STATUS: Concluded – On 26 April 2023, the High Court passed down its judgment in favour of Nina Cresswell. The judge stated that Cresswell’s imputation that Hay had “violently sexually assaulted her” was “substantially true” and that she “established the defence in section 4 of the 2013 Act as she has shown that: the statements complained of were on a matter of public interest; that she believed this to be the case at the time of publishing them; and that her belief was reasonable”.
In 2010, Nina Cresswell was sexually assaulted by tattoo artist Billy Hay walking home from a nightclub in Sunderland. Following the incident, she reported it to the police. According to the Good Law Project, who supported Cresswell: “At 6am the next morning she reported the matter to the police, who interviewed her at home and quickly closed the investigation. They recorded that no crime had been committed.”
In Nina’s own words, “I feel cloaked in guilt at the thought of another woman going through the terror I went through.” As a result, Cresswell decided to post her story to the anonymous blogging platform, Telegra.ph, which she sent to a few friends, as well as Hay’s business partner. Later on, she published the story publicly via the social media platforms, Instagram, Facebook and Twitter. Her primary intention in publishing these materials, according to the High Court judgment “was to alert women who could otherwise become victims of sexual assault at the hands of the claimant, in particular in the context of his work as a tattooist.”
A few days later, she received a legal letter from lawyers instructed by Billy Hay threatening to sue her for defamation based on the publication of her story on the online platforms and the contact with Hay’s partner. The letter claimed: “Our client has met you once in his life. You danced and chatted in groups but that was all that happened between you. Your account of what supposedly happened on your way home is neither credible nor true”.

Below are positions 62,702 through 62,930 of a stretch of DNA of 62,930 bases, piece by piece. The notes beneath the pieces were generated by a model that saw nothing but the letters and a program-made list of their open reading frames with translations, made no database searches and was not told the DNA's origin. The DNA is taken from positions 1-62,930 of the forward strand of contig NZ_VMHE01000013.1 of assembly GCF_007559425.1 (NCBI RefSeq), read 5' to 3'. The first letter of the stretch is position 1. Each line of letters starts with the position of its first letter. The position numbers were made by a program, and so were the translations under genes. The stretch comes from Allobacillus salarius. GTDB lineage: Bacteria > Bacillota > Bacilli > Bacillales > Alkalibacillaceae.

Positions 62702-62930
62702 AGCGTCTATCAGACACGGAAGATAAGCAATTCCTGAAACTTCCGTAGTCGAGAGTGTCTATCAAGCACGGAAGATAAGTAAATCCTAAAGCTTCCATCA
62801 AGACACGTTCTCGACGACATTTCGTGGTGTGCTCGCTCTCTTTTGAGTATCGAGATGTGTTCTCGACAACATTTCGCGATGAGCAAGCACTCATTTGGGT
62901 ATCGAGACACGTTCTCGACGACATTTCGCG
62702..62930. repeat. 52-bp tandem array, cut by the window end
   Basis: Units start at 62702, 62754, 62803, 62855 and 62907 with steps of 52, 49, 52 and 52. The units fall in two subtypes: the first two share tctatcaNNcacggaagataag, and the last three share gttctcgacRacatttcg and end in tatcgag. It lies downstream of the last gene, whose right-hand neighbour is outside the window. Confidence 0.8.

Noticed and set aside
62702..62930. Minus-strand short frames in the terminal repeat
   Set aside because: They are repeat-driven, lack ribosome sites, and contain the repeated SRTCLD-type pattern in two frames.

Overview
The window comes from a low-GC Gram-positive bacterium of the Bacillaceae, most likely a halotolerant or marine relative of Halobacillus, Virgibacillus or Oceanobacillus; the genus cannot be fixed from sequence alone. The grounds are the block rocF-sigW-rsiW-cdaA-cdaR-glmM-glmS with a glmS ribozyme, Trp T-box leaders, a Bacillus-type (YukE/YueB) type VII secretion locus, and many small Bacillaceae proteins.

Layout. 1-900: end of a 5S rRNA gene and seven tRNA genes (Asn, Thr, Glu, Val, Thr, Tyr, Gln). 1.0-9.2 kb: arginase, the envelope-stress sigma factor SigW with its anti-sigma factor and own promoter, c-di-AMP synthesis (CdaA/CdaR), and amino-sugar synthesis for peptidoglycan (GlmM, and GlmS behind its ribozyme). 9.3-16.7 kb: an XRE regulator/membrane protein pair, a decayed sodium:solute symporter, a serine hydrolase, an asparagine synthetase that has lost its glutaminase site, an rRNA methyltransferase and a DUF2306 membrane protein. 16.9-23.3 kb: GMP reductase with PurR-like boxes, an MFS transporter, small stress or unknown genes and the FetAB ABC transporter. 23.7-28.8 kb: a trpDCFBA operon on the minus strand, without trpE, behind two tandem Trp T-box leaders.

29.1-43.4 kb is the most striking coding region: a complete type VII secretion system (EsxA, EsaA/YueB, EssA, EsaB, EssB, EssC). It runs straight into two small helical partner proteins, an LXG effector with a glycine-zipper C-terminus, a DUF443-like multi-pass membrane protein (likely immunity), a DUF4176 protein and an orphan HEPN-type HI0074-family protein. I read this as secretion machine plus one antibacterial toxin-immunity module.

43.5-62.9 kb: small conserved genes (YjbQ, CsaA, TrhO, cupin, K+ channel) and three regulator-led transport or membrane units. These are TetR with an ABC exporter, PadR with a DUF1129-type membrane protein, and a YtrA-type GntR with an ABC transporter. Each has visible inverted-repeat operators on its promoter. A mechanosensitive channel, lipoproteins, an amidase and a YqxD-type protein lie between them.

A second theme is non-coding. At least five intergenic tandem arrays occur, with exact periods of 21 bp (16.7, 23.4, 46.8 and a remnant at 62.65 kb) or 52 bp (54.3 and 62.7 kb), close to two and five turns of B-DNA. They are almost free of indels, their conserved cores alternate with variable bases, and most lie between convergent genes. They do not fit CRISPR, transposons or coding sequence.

The hearing in the High Court commenced in February 2023, where Nina Cresswell relied on the truth and public interest defences set out in the Defamation Act 2013. The truth defence was a late addition to Cresswell’s defence strategy and was further supported by the changing testimony provided by Billy Hay throughout the process, who eventually confirmed that he had left the club with Nina and had attempted to kiss her. This was a departure from his initial retelling, which labelled Nina as a fantasist and that “nothing happened at all”.
On 26 April 2023, the High Court passed down its judgment in favour of Nina Cresswell. In a landmark ruling for victims of sexual abuse and violence who choose to speak out, the judge stated that Cresswell’s imputation that Hay had “violently sexually assaulted her” was “substantially true” and that she “established the defence in Section 4 of the 2013 Act as she has shown that: the statements complained of were on a matter of public interest; that she believed this to be the case at the time of publishing them; and that her belief was reasonable”. In the words of Tasmin Allen, who represented Nina Cresswell, alongside Jonathan Price, and who has described the case as a SLAPP, “It is a judgment that will give huge strength to others in the same position as Nina.”
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